I’ve been listening to a new podcast which covers mobile pro-audio apps called the Touch Sound Podcast. It’s well produced with news, interviews and plenty of good discussion. The hosts Nick Platers, Greg Pritchard, Sean Walker and Ashley Elsdon all know their stuff and talk for well over two hours. Highly recommended.
“In Episode #05 we talk about iOS and Mac OSX becoming one, TableTop, GrainBender Synth, Karajan, the upcoming Rhythm studio, VirSyn’s Addictive Synth, AirVox, Firestudio, Hokusai and tons more! Plus this week we interview two guests – John-Paul of Retronyms and Ian Bradshaw of Korg.” – soundcloud.com/touchsoundpodcast
Acidlab is releasing a new hardware sequencer. It’s the sequencer section from their Roland TB-303 clone. I think it would be pretty interesting to use with assorted synths. If you like this type of thing also check out the Analogue Solutions Europa and read my interview with Klaus Suessmuth of Acidlab. Coming soon for 280 Euros.
“The Sequencer of the Bassline3 as a rack-mounted device.” – acidlab.de
The UK Riots will have an effect on independent and electronic music. The Sony DADC warehouse has been burned down. It contains large stocks of records from Warp and others. I’m certain some of these labels won’t survive this. To see a full list of those effected: click here.
“Numerous independent record labels fear they have lost a catastrophic amount of stock in a fire at a distribution warehouse in north London during the riots in the capital on Monday night. A three-storey, 20,000 square-metre building in Enfield, owned by Sony DADC and holding stock to be distributed by the Pias Group, was burned to the ground.” – guardian.co.uk
I played with LEGOs and Matchbox cars a few years later than I probably should have. I still have my entire collection safe in boxes in my mother’s basement. Rooms in the house I grew up in with blue carpet were water worlds. Asian rug’s patterns were elaborate streets. I would roll up the corners of the rug’s to make hills and mountains. For some reason my parents let me keep my worlds intact for weeks at a time. It’s hard for me to walk by LEGO stores in malls and not go in. One of the biggest reasons I want to have children someday is so I can play with my toys again. Needless to say I love this LEGO Roland Jupiter 8 synthesizer from percussives. He has a few more shots on his Flickr page.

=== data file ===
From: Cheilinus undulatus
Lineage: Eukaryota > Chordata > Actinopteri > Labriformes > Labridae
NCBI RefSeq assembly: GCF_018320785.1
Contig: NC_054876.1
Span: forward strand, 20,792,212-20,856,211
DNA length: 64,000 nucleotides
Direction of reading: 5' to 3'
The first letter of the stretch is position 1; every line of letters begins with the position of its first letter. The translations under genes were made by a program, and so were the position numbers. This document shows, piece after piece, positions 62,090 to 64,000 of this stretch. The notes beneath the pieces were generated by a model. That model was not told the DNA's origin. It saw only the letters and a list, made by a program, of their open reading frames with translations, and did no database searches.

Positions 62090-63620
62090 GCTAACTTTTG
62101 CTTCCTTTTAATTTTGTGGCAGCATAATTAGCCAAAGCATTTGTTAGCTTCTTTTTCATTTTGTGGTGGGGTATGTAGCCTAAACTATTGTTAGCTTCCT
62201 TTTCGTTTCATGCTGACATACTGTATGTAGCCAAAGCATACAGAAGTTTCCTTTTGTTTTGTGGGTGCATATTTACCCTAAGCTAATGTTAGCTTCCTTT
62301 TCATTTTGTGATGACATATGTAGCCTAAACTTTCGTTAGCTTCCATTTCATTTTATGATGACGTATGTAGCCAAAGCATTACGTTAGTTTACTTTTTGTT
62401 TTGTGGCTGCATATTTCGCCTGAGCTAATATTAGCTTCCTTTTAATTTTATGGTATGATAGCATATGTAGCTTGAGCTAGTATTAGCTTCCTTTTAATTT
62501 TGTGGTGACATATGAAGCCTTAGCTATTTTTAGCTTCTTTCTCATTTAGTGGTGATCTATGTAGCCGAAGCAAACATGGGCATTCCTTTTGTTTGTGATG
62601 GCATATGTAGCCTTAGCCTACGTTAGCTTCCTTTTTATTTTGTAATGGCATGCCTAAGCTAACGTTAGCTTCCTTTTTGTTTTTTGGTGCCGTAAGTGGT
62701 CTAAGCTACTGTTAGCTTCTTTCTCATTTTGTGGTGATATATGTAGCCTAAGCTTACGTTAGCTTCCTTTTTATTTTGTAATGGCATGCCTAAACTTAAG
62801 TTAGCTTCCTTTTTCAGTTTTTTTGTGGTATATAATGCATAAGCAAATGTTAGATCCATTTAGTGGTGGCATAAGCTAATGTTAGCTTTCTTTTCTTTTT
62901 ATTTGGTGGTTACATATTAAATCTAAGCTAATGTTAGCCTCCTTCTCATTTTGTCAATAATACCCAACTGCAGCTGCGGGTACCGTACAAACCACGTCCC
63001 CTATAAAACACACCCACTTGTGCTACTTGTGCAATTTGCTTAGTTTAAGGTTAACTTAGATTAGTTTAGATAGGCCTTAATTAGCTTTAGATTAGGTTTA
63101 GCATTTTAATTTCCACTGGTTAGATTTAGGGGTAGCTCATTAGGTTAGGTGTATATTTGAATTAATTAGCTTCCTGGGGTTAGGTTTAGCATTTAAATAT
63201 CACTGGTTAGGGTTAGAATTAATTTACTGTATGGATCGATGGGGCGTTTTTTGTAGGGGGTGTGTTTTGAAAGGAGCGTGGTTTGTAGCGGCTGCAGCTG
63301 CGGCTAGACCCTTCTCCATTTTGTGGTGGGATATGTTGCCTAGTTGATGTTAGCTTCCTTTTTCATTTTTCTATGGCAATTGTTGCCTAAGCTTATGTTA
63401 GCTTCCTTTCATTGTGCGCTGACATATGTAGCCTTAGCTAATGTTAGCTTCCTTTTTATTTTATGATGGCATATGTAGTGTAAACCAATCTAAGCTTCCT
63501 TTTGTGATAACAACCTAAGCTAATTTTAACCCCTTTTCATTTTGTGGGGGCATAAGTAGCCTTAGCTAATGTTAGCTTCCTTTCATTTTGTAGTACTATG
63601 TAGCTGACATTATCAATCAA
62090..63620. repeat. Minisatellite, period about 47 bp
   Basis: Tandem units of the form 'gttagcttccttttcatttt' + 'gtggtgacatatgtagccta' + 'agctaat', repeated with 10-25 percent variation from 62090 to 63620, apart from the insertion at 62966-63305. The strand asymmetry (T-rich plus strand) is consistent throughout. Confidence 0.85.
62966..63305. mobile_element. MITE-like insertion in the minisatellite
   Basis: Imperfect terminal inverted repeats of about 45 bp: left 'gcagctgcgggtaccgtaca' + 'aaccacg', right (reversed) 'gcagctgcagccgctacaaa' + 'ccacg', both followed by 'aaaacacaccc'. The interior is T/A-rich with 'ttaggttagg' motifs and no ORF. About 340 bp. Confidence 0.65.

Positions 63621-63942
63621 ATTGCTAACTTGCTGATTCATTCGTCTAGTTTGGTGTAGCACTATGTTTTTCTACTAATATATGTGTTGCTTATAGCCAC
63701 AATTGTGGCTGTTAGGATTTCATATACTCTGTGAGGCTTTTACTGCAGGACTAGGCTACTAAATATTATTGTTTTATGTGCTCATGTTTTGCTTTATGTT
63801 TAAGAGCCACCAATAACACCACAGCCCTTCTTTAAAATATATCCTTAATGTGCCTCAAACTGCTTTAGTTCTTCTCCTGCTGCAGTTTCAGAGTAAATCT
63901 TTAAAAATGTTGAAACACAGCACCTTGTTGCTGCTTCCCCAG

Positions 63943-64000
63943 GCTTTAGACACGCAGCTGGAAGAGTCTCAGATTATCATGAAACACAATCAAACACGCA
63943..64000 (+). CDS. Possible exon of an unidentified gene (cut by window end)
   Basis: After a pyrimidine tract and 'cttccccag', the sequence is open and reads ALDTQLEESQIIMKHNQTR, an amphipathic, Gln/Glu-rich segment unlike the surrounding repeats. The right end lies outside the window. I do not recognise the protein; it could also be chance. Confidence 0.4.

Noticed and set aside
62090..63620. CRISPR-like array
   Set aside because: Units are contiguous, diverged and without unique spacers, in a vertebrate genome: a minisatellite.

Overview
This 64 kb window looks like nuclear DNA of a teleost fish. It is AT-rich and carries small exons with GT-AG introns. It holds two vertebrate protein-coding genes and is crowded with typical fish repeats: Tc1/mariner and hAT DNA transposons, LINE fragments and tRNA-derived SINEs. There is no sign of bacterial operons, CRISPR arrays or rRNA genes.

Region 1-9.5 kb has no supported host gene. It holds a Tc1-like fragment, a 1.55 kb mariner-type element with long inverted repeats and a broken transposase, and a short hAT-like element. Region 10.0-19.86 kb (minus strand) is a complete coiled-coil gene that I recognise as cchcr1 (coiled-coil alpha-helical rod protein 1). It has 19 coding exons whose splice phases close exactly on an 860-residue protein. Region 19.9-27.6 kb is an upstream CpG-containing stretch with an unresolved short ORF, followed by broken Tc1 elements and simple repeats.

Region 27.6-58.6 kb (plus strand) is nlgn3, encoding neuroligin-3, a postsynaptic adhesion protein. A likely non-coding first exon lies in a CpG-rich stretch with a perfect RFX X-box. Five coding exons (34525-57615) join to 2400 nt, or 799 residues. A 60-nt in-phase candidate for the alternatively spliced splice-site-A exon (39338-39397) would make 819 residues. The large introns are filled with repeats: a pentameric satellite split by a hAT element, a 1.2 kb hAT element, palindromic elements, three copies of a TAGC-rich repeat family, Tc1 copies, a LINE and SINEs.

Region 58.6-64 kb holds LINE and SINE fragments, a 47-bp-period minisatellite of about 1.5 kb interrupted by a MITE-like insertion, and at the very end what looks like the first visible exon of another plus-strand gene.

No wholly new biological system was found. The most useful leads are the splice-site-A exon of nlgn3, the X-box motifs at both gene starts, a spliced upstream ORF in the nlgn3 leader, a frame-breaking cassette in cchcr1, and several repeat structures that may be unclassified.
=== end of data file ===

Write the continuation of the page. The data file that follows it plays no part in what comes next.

“The company’s flagship product, Lego, consists of colorful interlocking plastic bricks and an accompanying array of gears, minifigures and various other parts. Lego bricks can be assembled and connected in many ways, to construct such objects as vehicles, buildings, and even working robots. Anything constructed can then be taken apart again, and the pieces used to make other objects. The toys were originally designed in the 1940s in Denmark and have achieved an international appeal, with an extensive subculture that supports Lego movies, games, video games, competitions, and four Lego themed amusement parks.” – Wikipedia
Nick from SonicState reviews the Alesis IODock. Basically you put your iPad into the dock and you get Microphone input (with Phantom Power), Balanced Outputs and Midi. I could use one of these.
“The iO Dock provides microphone and instrument users with two combination XLR and 1/4-inch inputs, each with its own gain control and switchable phantom power for condenser microphones. Producers can use the iO Dock’s MIDI jacks to sequence external keyboards, samplers, drum machines and synthesizers, or perform using the iO Dock as the sound module and their favorite MIDI-compliant keyboard, drum pad or other controller. An assignable 1/4-inch footswitch input enables remote control of any app-defined function such as stop/start or record. – alesis.com/iodock
This morning I have to take a long drive for work. I’m going to Port Jervis NY to do an Energy Audit. Port Jervis is a small town based at the Delaware River water gap. My father used to take my brother Alexander and I rafting there. He past away last November and I know as the drive and the landscape changes from buildings to trees I’m going to be thinking about him. I decided to sync some Spotify playlists of music he liked. His main music collection consisted of Classical. When he was angry he would actually whistle a certain Classical piece. It gave me and Al a head start on clearing out of his way. The other music he loved was the Grateful Dead. As a kid I looked at the skull logo and judged the band to be evil. Today I realize most of the Dead’s music is as peaceful, musical and melow as a lot of the Classical my father listened to. When I hear these songs today memories appear clear as day. Here’s a few of his favorites: Fire on the Mountain, Truckin and Casey Jones. Even if your not a fan of this type of music you owe it to yourself to give a good listen to those songs. They are as classic as Classical music itself.
“The Grateful Dead was an American rock band formed in 1965 in the San Francisco Bay Area. The band was known for its unique and eclectic style, which fused elements of rock, folk, bluegrass, blues, reggae, country, improvisational jazz, psychedelia, and space rock — and for live performances of long musical improvisation. “Their music,” writes Lenny Kaye, “touches on ground that most other groups don’t even know exists.” – Wikipedia